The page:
@Mikiesboy: Thanks for patiently explaining how the Life works from the sub perspective.  I appreciate your time to help me get it right.  FYI, anything I get wrong down the line in my writing is my own fault.  Without you, it would have been worse. @Fae Briona: The other side of the coin - the Dom perspective.  Your insights and your time reading my latest work have helped considerably.  I know that some of it wasn't easy to get through.  Again, anything false in my writing is my own failure. @Carlos Hazday : For being a constructively critical fellow along this journey of mine.  I'll keep fucking up, though I'll try to find new and inventive ways to do so.  Call me out. @Thorn Wilde: Thanks for your kind offer to assist with my Kentucky grammar.  As well, I appreciate your time spent reading, commenting, and encouraging me.   There are others, but these have spent the most time on me, and I appreciate you all.  You make me glad to be here.   - Wayne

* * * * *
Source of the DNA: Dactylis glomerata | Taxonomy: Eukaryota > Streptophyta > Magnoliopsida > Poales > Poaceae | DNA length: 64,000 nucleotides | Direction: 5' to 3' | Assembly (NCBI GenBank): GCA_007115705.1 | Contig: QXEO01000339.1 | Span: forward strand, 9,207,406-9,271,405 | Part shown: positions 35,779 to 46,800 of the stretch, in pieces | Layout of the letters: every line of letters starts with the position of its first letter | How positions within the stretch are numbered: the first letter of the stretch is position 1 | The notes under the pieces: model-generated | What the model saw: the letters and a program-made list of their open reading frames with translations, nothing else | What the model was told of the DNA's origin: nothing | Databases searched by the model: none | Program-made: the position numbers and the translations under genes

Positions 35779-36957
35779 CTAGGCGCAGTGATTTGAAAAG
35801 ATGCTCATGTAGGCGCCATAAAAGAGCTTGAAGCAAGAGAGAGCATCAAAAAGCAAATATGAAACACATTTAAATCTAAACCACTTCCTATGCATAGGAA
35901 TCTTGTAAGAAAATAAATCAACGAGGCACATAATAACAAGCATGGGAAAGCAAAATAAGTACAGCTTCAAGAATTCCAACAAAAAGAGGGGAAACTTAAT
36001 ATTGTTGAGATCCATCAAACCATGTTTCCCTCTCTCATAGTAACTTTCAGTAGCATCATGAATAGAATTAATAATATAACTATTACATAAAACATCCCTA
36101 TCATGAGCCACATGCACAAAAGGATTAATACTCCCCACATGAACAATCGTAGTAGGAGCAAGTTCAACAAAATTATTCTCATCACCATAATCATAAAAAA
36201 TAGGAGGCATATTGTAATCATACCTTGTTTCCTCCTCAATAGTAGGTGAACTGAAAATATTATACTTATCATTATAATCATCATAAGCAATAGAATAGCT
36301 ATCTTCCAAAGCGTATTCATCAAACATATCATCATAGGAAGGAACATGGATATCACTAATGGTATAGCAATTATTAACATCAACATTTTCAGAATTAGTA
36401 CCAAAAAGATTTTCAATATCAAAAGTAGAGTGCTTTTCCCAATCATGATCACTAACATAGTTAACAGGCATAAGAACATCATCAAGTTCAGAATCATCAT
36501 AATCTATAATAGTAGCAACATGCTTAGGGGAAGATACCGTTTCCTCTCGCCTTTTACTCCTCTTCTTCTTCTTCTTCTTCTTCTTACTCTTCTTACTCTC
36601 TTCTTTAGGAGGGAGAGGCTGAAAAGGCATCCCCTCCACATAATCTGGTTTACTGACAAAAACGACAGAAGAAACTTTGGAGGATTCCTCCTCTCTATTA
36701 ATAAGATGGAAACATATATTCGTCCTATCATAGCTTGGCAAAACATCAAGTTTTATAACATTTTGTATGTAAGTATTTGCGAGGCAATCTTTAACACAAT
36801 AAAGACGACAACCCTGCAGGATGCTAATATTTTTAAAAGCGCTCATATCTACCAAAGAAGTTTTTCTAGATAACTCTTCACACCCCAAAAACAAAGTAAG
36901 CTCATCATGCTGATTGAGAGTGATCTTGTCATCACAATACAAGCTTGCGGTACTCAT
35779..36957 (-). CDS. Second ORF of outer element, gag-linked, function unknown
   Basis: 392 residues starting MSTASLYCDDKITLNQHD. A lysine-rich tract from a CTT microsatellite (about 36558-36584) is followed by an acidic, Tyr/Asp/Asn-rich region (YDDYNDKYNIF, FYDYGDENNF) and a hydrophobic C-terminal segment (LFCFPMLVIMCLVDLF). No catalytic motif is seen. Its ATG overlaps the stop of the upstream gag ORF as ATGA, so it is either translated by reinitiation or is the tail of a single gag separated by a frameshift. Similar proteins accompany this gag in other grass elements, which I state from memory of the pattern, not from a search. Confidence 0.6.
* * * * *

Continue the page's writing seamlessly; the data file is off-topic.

Wayne Gray

Wayne Gray

 

Why I Write

I don't have the best grasp of the mechanics of writing.  I am sure I give my poor retired school-teacher editor fits (it'd be worse without Grammarly).  Yet, I still feel my work has merit.   Emotion and its description is something I love to do.  I love making a reader laugh, cry, or shake their head in frustration at a character.  Best, is when they empathize with the poor choice the character just made.  The reader gets why the decision happened because they're on the same emotional journey, but objectively, they also know it was the wrong one.   Characters with flaws, weaknesses, defects, and pain are beautiful gems that roll in sunlight and throw bits of chaos and color everywhere.  My favorite character I've written was a brutal man who ended up guarding a boy on the autistic spectrum.  He was prickly, dark, socially inept, but he had a soft spot for his charge.  I never received more email than when he finally met the man who tore down the walls around his heart.  How many times can you write lines like "... and he fell to sleep on the chest of the most dangerous man in the state..."?   In the end, I know why I write.  It's not about me.   It's all about the reader, and that they're giving me the gift of their time.   My job is not to waste it.

Wayne Gray

Wayne Gray